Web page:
📚 Learn more about design sprints and the steps involved from Troy Wiatr at the Early Literacy Alliance of Waterloo Region.
4. Plan For the Future Using Foresight
Adapting to change is tough. Keeping up with all of today’s rapidly changing technological, social, economic, and political changes is even tougher.
Think about how much marketing has changed over the past ten years through social media or how many changes television networks have endured since the emergence of Netflix..
It’s important to plan for the future of your organization and your industry. Creating a foresight plan is a worthwhile process that can get your organization on the path that’s the most likely to lead to success.
Talking about the future can be a fun and interesting process for your team. It’s an extremely valuable group activity that gets groups thinking about and planning for the possibilities of the future.
What might the future look like 10 years from now? 20 years from now? 50 years from now?
📚 Learn more about How You Can Prepare for the Future Using Strategic Foresight
Try the Three Horizons exercise
Working through three horizons will help your organization recognize uncertainty while becoming more capable of responding to future changes.
You’ll draw three different horizons outlining your current state and your idealized future. You can then create a middle horizon by considering all of the things your organization would have to do to get from horizon one to horizon three.
1. Create the first horizon (H1) by describing the current way of doing things. This is what you can expect if we all keep behaving in the same way.
2. Next, you’ll jump to the third horizon (H3), which is all about the future. For the third horizon, describe a new system of existence including new ways of living and working as you envision it. These ideas and systems are beyond the reach of H1 and often seem unrealistic right now.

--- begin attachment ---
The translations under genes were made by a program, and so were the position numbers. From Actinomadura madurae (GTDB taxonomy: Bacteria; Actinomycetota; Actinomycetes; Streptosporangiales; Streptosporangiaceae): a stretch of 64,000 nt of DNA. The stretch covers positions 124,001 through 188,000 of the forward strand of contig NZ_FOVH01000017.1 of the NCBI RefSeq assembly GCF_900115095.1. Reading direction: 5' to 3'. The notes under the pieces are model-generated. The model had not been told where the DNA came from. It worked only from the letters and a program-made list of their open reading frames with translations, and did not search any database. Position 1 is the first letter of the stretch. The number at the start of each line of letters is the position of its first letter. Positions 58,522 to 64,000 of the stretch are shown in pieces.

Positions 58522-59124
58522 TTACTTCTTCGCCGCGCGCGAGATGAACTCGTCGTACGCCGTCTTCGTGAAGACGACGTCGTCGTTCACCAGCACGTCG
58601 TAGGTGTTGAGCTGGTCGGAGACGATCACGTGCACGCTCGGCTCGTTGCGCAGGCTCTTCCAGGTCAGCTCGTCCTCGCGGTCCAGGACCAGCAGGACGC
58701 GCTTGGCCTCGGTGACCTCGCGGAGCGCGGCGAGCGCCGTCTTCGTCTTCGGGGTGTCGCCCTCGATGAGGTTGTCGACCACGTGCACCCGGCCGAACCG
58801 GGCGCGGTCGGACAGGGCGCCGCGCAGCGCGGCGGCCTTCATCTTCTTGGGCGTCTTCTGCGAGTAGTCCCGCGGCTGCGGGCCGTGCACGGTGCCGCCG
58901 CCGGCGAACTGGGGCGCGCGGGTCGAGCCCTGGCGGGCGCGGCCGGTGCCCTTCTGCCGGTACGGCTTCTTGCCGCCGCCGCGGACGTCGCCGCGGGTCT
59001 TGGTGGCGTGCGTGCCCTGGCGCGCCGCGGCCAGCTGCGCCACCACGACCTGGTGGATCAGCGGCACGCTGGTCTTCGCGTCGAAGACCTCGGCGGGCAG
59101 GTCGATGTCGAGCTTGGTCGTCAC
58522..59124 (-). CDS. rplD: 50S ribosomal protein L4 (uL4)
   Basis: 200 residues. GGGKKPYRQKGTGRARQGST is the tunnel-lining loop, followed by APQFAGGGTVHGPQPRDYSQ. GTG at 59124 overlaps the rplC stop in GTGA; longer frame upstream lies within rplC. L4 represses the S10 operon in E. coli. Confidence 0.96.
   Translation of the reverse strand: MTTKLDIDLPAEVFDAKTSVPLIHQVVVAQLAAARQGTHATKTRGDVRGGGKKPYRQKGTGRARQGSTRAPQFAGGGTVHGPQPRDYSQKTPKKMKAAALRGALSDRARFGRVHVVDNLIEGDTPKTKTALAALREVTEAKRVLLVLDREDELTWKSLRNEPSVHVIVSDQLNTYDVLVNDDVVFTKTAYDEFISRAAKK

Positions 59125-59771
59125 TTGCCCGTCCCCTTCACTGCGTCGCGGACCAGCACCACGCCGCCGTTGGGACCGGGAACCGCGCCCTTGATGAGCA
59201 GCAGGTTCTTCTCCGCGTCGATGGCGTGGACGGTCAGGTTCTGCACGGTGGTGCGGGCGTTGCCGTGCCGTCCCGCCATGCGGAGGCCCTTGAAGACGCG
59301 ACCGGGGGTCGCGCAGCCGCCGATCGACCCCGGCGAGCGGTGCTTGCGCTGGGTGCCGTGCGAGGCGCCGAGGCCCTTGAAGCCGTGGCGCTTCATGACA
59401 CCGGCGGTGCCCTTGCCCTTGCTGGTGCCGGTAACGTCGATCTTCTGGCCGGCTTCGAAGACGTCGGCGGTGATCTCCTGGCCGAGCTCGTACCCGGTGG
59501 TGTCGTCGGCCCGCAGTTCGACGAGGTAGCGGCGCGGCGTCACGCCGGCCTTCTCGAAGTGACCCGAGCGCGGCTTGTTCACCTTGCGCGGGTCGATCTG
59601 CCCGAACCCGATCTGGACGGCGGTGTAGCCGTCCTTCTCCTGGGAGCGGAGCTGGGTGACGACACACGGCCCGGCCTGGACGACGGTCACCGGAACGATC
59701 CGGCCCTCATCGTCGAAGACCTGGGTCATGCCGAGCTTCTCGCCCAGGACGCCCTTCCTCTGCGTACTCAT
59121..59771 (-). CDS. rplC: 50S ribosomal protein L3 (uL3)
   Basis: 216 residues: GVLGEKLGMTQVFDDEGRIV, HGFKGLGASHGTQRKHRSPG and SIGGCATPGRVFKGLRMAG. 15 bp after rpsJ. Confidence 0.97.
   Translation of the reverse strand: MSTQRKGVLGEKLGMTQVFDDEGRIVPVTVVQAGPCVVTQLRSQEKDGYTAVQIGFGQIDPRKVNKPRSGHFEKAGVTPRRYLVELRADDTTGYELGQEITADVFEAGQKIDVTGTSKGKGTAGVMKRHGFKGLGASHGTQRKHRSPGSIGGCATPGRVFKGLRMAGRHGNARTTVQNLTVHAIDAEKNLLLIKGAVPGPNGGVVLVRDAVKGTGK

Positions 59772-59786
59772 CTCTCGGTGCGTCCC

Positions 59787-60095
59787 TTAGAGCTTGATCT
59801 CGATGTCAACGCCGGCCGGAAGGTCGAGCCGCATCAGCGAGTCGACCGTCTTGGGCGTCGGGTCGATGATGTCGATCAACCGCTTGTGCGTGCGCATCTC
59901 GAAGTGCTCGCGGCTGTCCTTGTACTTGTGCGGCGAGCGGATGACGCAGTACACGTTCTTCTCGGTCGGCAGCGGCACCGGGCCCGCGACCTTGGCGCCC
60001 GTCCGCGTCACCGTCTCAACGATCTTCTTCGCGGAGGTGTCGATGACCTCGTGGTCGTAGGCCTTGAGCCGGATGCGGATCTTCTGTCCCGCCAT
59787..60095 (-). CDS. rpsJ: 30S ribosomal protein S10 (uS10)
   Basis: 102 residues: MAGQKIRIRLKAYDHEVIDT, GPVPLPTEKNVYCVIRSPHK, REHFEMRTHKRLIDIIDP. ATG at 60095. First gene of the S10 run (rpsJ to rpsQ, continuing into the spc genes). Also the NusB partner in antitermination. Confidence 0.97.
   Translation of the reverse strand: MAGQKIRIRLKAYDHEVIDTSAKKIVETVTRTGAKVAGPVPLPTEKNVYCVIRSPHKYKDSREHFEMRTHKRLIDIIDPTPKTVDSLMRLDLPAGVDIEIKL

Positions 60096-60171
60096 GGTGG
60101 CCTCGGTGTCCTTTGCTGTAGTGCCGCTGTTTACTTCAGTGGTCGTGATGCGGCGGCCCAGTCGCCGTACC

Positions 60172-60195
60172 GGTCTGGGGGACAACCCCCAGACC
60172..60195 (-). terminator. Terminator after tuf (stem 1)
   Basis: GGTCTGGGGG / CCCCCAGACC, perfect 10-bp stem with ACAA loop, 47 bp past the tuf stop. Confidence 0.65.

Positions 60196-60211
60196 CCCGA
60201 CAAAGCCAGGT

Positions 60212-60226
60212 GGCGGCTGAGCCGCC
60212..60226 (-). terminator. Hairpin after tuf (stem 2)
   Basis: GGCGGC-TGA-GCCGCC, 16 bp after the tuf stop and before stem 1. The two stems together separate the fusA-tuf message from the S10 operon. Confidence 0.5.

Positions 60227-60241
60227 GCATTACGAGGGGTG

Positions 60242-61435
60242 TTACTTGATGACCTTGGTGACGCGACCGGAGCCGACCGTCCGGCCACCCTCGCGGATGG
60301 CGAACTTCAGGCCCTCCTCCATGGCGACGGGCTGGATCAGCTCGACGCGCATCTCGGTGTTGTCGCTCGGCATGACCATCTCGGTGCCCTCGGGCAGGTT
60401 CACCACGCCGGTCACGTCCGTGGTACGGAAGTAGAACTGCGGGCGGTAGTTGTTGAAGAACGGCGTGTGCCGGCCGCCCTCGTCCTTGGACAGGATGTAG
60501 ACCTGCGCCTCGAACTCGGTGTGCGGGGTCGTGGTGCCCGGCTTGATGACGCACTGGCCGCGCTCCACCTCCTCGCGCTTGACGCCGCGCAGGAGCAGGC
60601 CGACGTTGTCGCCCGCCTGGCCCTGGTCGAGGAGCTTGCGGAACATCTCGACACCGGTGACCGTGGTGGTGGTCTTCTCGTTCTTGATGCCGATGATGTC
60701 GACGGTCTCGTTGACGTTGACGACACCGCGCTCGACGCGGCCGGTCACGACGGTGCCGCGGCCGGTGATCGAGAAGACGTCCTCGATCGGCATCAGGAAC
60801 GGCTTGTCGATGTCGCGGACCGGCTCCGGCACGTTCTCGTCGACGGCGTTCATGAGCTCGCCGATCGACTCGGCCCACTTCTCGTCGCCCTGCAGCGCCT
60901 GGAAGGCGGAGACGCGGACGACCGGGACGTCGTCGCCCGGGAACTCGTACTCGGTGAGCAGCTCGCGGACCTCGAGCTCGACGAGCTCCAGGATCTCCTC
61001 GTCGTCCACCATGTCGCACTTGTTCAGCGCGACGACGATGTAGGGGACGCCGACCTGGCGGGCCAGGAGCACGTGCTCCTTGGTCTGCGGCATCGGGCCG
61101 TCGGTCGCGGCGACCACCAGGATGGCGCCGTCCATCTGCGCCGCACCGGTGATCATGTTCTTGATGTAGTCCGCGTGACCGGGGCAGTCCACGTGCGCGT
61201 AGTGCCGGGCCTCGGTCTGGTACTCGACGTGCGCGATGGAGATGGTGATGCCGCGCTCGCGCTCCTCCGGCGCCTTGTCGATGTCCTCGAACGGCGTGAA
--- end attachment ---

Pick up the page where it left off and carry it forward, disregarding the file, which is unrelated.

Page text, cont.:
3. Now you can draw out the second horizon (H2) which acts as a transition zone between H1 and H3. The second horizon captures any emerging innovations that respond to the what’s missing in H1, and it anticipates the possibilities of your future horizon: H3.
This post only outlines the very basics of creating a foresight plan, but working through even the beginning stages can get you and your team thinking beyond today and tomorrow.
5. Explore to Create
This one is simple—go exploring.
Get outside, go out into the world, and explore with your team.
Your adventure can be anything from a short walk to an activity or talk in a park.
See 11 Reasons You Should Go Outside from Business Insider, or Here’s Proof Going Outside Makes You Healthier. Let’s add in that going outside can improve happiness and it will make whatever activity or topic you’re focusing on more memorable.
Go a step further and add in some community culture with a trip to a local or nearby museum. Worried it’s not on topic? That’s partially the goal. Create a leadership retreat like no other, and build a team that can communicate about more than what’s in the boardroom.